Tag Archives: Zhenjiang

Zhenjiang’s Cured Meat

Of Zhenjiang’s local specialties, perhaps pot covered noodles 镇江锅盖面 Zhènjiāng guō gài miàn and vinegar are two of the most well known. There is, however, a third: cured pork 肴肉  Yáo ròu. On a recent trip to the city, I had the opportunity to try both. On a menu board, the dish goes by Yao Rou Mian 肴肉面.

The soup itself has a brown soy-based broth that is quite similar to local noodles in other cities. The main difference is in the preparation. As the above cited English name suggests, the noodles are cooked in a covered pot, and that has an effect on both the noodles’ texture and taste.  So how about the meat?

it’s basically cured pork held together with what I gathered was either a gelatin or an aspic.  In many respects, it can be taken as a Chinese version of head cheese — although the two evolved independent of each other.

However, I also highly doubt the meat in the Chinese version comes from a pig’s head. The origin story I read involved accidentally using nitrites instead of salt while preparing a pig’s foot. In my noodles, though, I made the mistake eating one of the slices of yao rou immediately. It was cold. However, I quickly discovered that if you submerged it into the warm soup, the gelatin / aspic dissolved.

This allowed me evenly distribute the remaining bits throughout my noodles. Once I had done this, I enjoyed my soup a little bit more. The meat had the same tough texture as corned beef, but since it was pork, you could easily say the taste was not the same. A friend likened it to ham, but the yao rou I had didn’t have the saltiness I often associate with ham. All in all, this was a satisfying dish, and I imagine I would have it again the next time I am in Zhenjiang.

Ni Hao, Yangzhong

Usually, my first visits to a new city are not all that exciting in terms of adventure. I usually do no planning other than, “Hmm? I have a day off. Where to go?” I arrive at places blind, sometimes, and that’s because sometimes walking into the sheer unknown sounds exciting. That sounds good in theory, but in my experience, it hardly works out. My recent foray into Yangzhong was no different.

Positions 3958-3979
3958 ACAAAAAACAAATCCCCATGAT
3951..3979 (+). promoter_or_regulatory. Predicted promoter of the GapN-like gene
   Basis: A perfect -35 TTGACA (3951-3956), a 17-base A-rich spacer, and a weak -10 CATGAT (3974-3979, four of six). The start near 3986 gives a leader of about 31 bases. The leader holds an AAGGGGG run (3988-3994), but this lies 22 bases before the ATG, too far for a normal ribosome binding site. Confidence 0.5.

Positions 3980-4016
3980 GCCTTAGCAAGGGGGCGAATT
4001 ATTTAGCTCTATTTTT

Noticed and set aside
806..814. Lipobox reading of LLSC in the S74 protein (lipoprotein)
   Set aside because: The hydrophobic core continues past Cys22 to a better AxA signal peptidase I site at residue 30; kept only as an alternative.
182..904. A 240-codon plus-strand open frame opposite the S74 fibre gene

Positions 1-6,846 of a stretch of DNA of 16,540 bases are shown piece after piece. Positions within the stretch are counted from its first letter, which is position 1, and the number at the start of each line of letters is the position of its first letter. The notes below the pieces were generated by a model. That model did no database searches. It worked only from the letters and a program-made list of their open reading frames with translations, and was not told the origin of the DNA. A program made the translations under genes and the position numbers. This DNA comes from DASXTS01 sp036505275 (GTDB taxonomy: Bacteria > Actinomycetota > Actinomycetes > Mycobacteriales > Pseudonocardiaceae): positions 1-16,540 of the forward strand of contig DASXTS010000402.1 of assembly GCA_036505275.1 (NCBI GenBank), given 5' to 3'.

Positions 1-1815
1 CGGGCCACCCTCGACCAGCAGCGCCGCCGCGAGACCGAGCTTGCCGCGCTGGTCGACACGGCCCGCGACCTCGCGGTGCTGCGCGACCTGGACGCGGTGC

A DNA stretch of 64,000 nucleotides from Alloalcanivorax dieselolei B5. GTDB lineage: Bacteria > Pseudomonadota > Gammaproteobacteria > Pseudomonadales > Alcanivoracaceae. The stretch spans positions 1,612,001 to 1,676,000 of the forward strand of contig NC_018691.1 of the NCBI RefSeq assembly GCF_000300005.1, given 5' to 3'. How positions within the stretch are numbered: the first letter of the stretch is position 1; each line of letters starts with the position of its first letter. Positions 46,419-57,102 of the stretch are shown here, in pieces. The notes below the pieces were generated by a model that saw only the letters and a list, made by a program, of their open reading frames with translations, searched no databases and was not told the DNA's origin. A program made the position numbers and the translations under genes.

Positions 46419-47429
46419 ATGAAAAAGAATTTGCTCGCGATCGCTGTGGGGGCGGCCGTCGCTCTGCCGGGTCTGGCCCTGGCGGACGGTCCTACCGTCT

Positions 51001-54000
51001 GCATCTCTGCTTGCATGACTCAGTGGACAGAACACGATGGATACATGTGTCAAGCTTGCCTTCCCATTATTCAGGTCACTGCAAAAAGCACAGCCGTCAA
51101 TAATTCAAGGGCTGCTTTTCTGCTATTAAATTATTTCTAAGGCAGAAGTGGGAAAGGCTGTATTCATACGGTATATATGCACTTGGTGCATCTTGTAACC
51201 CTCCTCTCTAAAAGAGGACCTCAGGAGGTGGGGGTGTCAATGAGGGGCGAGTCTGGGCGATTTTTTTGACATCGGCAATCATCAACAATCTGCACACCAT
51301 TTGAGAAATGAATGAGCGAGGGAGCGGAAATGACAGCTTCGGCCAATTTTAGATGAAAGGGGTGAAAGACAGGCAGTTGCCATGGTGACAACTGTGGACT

This is a city that takes up a one very large island in the Yangtze river, and it technically part of Zhenjiang. It is not as industrialized as other nerby cities like Changzhou or Yangzhou. As some cities go, this one has a a less developed and small town feel. Then again, that’s just an impression based only on a few hours of walking.  Here are some photos from that walk.



This is the long distance bus depot. I live and work in Changzhou, and the ride was an hour and twenty minutes.


I have a trick when I go to a new city for the first time. I pull up Baidu Maps and see if the area has a Starbucks. If so, I make it my mission to find it. Yes, I like coffee, but the practicality is that Starbucks is an expensive luxury for many Chinese people. So, these coffee shops are usually in built up, commercialized areas. Yangzhong, according to Baidu Maps, has only one Starbucks, and so here is what I saw in my trek to that Starbucks.


Eventually, I had to get back to Changzhou because of business / dinner arrangements. I had misjudged how long the ride to this place was. I needed to give myself ample time to get back.


Yangzhong is mostly a rural place, and one of the major industries here, historically, has been farming. When you live in a Chinese city, sometimes you are not used to the wide open spaces that surround place like Yangzhong.

While I didn’t see anything too exciting this time around,  I left saying to myself, “I missed out on something there.” So, I need to go back and find out what that “something” was.

Ni Hao, Danyang

Danyang is a small little city on the periphery and under the jurisdiction of Zhenjiang. The most prevalent industry here is the carving of lenses and the manufacture of eyeglasses.  As of this writing, I have only visited Danyang twice, and the areas I have seen seem bisected by the high speed rail line.  The amount of construction going on here seems to be equal on both sides. This is a city that is steadily expanding and upgrading and growing.

The Shanghai-Nanjing line runs north to south here, and sometimes trains pass through here without stopping as they hurtle towards Zhenjiang or Changzhou (the two stops before and after the city when travelling from Nanjing to Shanghai).

The Western part of the city seems to be home to the downtown. A large city square can be found here with a subterranean supermarket. Also, there are a lot more department stores, boutique shops and more.

The eastern part of the city is home to a large radio tower, and unlike others throughout China, this one is not rigged to light up at night. East of the train tracks is also home to Injoy Plaza. There are Starbucks to be found on both sides of the rail line. So, far, I think the city has four total.

This is just an initial impression of the city. As I said, I have only been here twice, and Danyang does have a northern high speed rail station on the line connecting to Shanghai to Beijing. So, I get the feeling that I am missing out on something here, and that’s why I plan to return a little more often.